Contrary to the premise suggested above by some commenters, I do not believe that people of a libertarian bent are less likely to get involved in political debate “because that is their nature”. Individualists are all different, by definition. I am sure that many people who espouse personal and economic freedom would love to get together to express their views, even if they don’t want to coerce anyone to listen.

    It is possible for individualists and freedom lovers to organise themselves with astounding effect. The signatories to the Declaration of Independence did it and the regime that they threw off wasn’t as repressive as our present UK government and neither were they taxed as much as we are.

    If libertarians, of whatever hue, want to change society, we will have to get organised. Unless we have a far greater influence on the popular media we will never be able to influence the masses who have abdicated their thinking and beliefs to what they see and hear on Eastenders/Corrie and in The Sun.

  • Verity

    Limberwulf – I do not believe for one instant that socialists are driven by any emotion except the urge to control and impose their ideas by force. They are not emotional in the form of compassion.

  • limberwulf

    The true socialists I have met have a religious fervor in their ideas that I constitute as emotional because it is not rational, and I cant think of a different classification. I concur that they are not motivated by compassion.

    Many people, however, that have bought into the statist concept (albeit not pure socialism) have done so out of a misguided emotional reaction. They truly are compassionate about people and their needs, but without the rationale needed to think long-term, they tend to buy into short term “solutions”. They want to “help the poor”. The concept of who is paying for it does not occur to them. The concept of how destructive institutionalized charity can be on the people they are trying to help is even further form their minds. Seeing the big picture, thinking long term, and facing the lessons of history all require rational thinking. Emotional thinking, if it can be called that, does not encompass such things. This is why so many are duped by the authoritarian crowd.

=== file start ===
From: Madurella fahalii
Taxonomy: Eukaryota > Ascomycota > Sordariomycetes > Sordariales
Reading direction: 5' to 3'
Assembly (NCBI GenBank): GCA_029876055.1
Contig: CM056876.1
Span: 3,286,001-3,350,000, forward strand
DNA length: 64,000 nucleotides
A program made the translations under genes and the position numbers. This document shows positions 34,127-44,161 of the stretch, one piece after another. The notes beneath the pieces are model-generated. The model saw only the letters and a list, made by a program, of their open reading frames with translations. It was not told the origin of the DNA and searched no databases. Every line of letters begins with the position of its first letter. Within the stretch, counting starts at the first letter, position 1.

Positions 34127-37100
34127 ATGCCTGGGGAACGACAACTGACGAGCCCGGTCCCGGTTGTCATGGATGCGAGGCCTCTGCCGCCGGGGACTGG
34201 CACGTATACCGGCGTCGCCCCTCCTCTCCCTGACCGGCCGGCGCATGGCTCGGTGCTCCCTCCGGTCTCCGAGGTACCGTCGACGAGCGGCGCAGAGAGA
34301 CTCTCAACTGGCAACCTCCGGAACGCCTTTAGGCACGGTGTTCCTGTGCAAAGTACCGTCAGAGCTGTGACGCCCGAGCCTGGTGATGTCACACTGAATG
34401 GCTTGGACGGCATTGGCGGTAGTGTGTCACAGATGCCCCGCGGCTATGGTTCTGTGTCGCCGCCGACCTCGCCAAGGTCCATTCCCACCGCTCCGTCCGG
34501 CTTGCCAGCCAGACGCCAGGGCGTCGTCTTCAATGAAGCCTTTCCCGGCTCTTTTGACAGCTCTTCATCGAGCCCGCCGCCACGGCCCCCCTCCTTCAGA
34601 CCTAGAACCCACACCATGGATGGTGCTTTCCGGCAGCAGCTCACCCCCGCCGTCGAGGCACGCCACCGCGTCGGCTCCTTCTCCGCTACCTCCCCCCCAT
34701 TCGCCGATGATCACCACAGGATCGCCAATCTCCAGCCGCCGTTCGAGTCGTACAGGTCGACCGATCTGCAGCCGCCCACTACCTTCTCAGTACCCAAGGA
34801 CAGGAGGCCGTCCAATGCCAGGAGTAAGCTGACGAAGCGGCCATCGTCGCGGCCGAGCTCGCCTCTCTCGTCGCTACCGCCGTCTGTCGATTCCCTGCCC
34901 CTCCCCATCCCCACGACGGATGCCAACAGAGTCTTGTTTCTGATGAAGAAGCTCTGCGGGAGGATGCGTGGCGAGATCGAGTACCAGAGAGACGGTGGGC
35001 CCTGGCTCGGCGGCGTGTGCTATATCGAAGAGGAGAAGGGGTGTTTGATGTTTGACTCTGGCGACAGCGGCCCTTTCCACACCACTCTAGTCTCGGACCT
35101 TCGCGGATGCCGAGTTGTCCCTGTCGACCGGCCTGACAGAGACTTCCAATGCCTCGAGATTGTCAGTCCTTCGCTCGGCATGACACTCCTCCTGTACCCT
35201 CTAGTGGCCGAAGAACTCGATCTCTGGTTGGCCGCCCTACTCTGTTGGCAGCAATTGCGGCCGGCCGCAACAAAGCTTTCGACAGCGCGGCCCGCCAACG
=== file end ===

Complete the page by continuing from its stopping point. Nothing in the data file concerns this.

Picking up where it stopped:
• Brian:

    I sympthise, but isn’t your aversion to talking libertarian with civilians (nice one!) really a consequence of the fact that you are a well-known professional libertarian? Few professionals in any field enjoy being forced to talk about their job with civilians in their spare time. I don’t suppose David Beckham enjoys talking about football with non-footballers in his spare time!

  • veryretired

    One of the greatest difficulties that libertarian ideas face is that they call for people to to be disinterested or uninvolved in the lives and problems of others. Respecting the rights and liberty of others requires giving them a certain mamount of space to work things out for themselves.

    But think for a moment about where we all came from, i.e., how we developed over the last 100,000 years.

    The vast majority of humans never met more than a few hundred other people. We lived in small groups, then small villages, surrounded by others like us, even related to us. If some emergency developed, the group was mobilized by the ranking elders. Everybody had a job to do, and everybody pitched in because it was necessary and expected.